Once your vet is happy that any symptoms are under control and he is eating and drinking again, your canine companion will usually be allowed home for you to keep an eye on them there. A special diet might be prescribed which will be low in fat and easy to digest. Some dogs that are prone to bouts of pancreatitis may need to stay on this diet long-term.
Will My Dog Be OK?
Many dogs will usually be fine after eating a small amount of uncooked bacon. Dogs that have eaten a large amount will be much more likely to develop side effects though. A large dog can handle greater quantities of bacon than a smaller dog, so size is a factor too.
It is also worth noting that some breeds of dogs are much more likely to go on to develop pancreatitis than others. Breeds that are seen very commonly for pancreatitis episodes include cocker spaniels, miniature schnauzers, and miniature poodles.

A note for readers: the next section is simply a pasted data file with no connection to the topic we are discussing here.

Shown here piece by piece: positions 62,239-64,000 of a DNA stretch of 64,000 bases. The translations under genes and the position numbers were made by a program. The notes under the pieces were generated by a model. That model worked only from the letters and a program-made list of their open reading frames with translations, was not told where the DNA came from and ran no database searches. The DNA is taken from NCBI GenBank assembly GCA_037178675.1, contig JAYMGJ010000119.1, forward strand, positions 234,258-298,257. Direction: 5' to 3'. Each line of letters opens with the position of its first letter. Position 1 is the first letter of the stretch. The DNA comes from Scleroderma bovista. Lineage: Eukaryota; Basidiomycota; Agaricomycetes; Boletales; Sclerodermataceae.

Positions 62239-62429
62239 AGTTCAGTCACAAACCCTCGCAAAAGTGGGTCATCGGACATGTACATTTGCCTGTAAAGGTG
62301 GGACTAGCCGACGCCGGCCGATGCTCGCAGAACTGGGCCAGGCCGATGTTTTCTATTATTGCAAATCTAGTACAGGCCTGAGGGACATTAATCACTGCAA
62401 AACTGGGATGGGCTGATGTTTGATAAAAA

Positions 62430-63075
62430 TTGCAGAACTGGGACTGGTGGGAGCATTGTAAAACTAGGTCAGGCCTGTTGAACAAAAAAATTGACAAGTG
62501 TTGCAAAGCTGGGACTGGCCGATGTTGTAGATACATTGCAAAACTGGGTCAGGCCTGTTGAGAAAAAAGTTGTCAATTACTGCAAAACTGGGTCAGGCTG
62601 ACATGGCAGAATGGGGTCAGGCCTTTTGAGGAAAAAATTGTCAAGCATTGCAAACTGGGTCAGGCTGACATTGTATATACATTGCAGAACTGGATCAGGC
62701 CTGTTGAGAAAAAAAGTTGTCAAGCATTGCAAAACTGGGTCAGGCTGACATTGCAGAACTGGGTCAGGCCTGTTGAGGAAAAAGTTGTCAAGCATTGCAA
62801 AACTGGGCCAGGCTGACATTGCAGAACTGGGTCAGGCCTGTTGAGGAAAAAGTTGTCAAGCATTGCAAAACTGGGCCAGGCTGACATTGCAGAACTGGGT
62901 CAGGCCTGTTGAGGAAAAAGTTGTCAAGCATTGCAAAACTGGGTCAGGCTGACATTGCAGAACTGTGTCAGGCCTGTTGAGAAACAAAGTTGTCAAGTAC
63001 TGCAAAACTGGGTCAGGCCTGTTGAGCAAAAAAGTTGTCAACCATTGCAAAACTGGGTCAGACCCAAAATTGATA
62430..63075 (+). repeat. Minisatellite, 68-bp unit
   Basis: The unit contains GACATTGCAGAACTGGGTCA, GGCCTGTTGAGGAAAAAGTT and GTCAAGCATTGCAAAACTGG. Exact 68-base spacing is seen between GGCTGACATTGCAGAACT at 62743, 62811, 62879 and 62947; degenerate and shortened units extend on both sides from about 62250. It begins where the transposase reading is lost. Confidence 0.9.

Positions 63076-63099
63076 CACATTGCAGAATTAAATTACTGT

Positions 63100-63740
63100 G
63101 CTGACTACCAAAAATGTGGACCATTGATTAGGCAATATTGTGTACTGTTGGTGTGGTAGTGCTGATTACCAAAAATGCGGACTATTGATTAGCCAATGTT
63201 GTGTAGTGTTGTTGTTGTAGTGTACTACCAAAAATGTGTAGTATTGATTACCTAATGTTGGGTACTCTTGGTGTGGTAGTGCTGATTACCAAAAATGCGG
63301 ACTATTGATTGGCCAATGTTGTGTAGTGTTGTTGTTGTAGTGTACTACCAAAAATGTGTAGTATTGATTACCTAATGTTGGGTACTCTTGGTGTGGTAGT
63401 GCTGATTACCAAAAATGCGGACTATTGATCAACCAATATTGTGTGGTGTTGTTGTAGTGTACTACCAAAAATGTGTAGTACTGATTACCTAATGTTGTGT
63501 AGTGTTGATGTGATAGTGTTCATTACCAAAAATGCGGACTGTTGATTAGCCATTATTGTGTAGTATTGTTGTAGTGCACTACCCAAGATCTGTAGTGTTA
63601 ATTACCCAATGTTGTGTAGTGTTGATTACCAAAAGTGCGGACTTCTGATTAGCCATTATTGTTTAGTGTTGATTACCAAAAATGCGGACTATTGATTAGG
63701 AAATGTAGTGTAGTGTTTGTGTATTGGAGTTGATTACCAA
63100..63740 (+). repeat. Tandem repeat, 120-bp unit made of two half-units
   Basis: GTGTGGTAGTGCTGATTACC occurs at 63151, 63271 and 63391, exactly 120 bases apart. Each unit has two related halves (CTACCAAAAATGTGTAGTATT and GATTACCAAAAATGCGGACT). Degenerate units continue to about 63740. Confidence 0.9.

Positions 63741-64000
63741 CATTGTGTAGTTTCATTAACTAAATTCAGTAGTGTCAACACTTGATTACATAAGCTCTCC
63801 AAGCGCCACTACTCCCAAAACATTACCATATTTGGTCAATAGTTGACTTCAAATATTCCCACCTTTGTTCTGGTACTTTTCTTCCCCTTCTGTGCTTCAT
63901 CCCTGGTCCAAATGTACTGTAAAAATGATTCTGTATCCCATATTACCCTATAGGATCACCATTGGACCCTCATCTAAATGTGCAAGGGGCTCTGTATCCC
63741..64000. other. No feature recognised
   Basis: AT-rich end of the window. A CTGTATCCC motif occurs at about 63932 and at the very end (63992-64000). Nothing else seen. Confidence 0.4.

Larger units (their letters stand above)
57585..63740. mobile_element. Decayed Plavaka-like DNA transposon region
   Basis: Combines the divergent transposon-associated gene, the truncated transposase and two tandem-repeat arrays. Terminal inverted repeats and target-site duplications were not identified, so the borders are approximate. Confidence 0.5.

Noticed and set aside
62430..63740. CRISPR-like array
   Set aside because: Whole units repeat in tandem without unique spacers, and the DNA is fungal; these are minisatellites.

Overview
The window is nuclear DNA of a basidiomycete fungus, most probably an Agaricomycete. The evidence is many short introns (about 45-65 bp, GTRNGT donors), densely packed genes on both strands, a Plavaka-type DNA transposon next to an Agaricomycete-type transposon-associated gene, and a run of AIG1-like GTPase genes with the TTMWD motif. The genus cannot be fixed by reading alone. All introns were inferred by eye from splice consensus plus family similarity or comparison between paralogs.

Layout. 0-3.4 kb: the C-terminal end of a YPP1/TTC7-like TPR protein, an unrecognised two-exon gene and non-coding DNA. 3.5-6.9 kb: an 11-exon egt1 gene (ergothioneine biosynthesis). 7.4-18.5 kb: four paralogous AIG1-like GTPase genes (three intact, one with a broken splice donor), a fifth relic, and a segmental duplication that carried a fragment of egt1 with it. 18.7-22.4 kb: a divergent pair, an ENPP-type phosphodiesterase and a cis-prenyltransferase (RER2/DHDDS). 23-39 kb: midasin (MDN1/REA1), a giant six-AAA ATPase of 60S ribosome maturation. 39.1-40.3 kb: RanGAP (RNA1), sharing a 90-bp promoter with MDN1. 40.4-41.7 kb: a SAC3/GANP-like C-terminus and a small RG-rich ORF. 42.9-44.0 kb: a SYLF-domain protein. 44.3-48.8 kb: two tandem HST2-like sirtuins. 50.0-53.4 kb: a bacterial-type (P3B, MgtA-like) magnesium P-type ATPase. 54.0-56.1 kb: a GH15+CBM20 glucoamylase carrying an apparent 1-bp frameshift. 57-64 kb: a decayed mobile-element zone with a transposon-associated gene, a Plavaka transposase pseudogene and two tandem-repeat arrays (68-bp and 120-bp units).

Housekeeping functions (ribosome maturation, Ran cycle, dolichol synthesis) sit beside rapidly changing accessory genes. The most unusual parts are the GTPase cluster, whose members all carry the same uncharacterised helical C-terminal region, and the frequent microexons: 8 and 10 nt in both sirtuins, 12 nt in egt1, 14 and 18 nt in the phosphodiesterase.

The advice would be not provide any bacon (raw or cooked) in the first place and to look at healthier alternative treats. Pork rinds and bacon rinds should also be avoided.
Since all dogs are scavengers, you should ensure any leftovers are kept well out of reach and that all garbage cans are well secured. This will help stop them from hunting for any disposed of raw meat. If your pup is able to open and raid your refrigerator, then it may be worth looking into childproof lock-type devices to stop this from happening!
Frequently Asked Questions
In summary, uncooked bacon is not toxic to dogs and there are far worse things they could eat. It can on occasion though cause upset stomachs and more serious conditions like pancreatitis. Try to prevent your dog from getting hold of uncooked products by keeping them well out of reach or in a lockable fridge if necessary.
If your dog does consume raw bacon in a large quantity then ring your veterinarian for advice, especially if they are showing symptoms of being unwell. Dogs love the taste of fatty salty meat so try and remove temptation by keeping it out well of sight!